Published: Fri, June 08, 2018
Sci-tech | By Brandy Patterson

First swimmer to cross the Atlantic now trying to span the Pacific

First swimmer to cross the Atlantic now trying to span the Pacific

Rather than being made up of large pieces of plastic, most of the pollution is made up of invisible pieces of microplastic that sit in the water like a "plastic smog", he said.

He will face giant waves, sharks and jellyfish, and will also swim through part of the "Great Pacific Garbage Patch" in his attempt to be the first to accomplish the feat of swimming across the world's biggest ocean. He was joined for the first 100 metres by his 17-year-old daughter and 11-year-old son. "It's very emotional for a lot of people here".

Accompanied by a nine-person support team, Mr Lecomte is hoping to raise awareness for climate change as his team of scientists conducts research during the six-month swim.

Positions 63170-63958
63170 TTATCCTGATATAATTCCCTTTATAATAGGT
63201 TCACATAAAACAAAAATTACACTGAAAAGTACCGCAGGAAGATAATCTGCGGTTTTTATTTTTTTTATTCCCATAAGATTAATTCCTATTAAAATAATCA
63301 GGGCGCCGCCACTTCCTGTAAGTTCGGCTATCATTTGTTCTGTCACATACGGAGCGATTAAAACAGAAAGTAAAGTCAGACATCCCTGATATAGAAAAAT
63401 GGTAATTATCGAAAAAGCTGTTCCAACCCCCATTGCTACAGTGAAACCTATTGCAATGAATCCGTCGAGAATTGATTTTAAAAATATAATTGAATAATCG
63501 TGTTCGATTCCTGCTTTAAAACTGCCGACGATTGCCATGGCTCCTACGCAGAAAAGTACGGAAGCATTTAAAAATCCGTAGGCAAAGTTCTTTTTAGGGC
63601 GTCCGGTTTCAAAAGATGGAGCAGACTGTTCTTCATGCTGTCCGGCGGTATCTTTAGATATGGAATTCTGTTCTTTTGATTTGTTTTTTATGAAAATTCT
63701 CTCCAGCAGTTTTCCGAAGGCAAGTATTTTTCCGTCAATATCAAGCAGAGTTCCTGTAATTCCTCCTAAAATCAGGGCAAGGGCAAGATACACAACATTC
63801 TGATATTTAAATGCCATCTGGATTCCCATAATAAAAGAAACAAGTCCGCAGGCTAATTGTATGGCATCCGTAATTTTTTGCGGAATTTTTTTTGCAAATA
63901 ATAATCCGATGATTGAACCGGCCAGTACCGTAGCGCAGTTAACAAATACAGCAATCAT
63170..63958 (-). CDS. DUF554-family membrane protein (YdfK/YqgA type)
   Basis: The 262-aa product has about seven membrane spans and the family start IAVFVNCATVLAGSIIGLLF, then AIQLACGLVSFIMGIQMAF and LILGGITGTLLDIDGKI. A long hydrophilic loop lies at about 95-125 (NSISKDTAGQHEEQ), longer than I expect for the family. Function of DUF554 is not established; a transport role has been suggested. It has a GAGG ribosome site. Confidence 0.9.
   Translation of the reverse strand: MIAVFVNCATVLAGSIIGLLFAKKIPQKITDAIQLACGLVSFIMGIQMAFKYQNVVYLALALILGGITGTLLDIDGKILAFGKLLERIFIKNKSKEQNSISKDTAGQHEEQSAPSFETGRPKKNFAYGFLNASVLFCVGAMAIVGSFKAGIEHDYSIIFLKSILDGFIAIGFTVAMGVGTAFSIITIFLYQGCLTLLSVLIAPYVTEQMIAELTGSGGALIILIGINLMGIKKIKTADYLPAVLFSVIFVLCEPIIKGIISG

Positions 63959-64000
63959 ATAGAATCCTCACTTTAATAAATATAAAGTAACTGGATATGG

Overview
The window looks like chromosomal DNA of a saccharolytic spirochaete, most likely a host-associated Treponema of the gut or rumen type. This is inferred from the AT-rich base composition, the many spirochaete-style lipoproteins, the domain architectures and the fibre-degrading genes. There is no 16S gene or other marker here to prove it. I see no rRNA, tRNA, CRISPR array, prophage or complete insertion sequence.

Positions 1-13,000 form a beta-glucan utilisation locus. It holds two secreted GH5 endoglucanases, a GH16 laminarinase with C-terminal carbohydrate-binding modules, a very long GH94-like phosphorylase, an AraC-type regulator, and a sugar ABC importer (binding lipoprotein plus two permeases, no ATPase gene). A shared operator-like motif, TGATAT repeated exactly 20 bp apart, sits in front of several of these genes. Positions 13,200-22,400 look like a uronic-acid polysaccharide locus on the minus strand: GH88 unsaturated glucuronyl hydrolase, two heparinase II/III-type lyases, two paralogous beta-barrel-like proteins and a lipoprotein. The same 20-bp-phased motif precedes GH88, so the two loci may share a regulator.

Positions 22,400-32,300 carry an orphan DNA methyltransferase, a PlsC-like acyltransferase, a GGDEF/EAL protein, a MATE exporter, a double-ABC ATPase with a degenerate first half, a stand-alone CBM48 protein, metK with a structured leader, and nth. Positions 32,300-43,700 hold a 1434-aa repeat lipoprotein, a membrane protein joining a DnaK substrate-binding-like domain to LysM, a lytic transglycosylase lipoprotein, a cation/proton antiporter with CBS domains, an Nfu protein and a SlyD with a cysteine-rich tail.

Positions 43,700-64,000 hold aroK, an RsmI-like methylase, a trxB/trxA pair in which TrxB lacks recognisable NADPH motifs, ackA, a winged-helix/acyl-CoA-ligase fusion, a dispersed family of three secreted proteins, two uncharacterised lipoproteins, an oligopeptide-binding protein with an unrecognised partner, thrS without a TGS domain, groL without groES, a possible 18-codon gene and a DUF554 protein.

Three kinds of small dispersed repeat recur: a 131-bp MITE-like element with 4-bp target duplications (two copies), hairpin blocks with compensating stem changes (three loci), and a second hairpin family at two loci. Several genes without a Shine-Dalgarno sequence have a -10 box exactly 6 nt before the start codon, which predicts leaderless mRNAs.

"To do the physical aspect of it, yea, it is hard, but what is much more hard is to be in that very hostile environment, and the mind has to be super strong", he said.

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"When I was little and I was with my father walking on the beach, I didn't see any plastic, or hardly any", he said.

Lecomte told Reuters news agency that he plans to swim for eight hours and burn off more than 8,000 calories every day.

"You have to make sure you always think about something positive", he says. He will swim for eight hours, jump on board the support boat to eat and sleep, and then enter the water again.

He will also wear a device to test levels of radioactive material from the Fukushima nuclear plant, which was hit by a tsunami in 2011.

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"The worst thing that can happen is not knowing what you are going to do with your mind and going to the wrong place", he said.

"I have a schedule of what I'm going to think about for those eight hours... it's always about keeping my mind occupied".

Although he vowed "never again" to take on a long-distance swim, he was inspired by his children to get back into the water.

His Atlantic crossing in 1998 was never ratified by Guinness World Records because it could not be verified that he had resumed his swims at the exact point he stopped the previous day.

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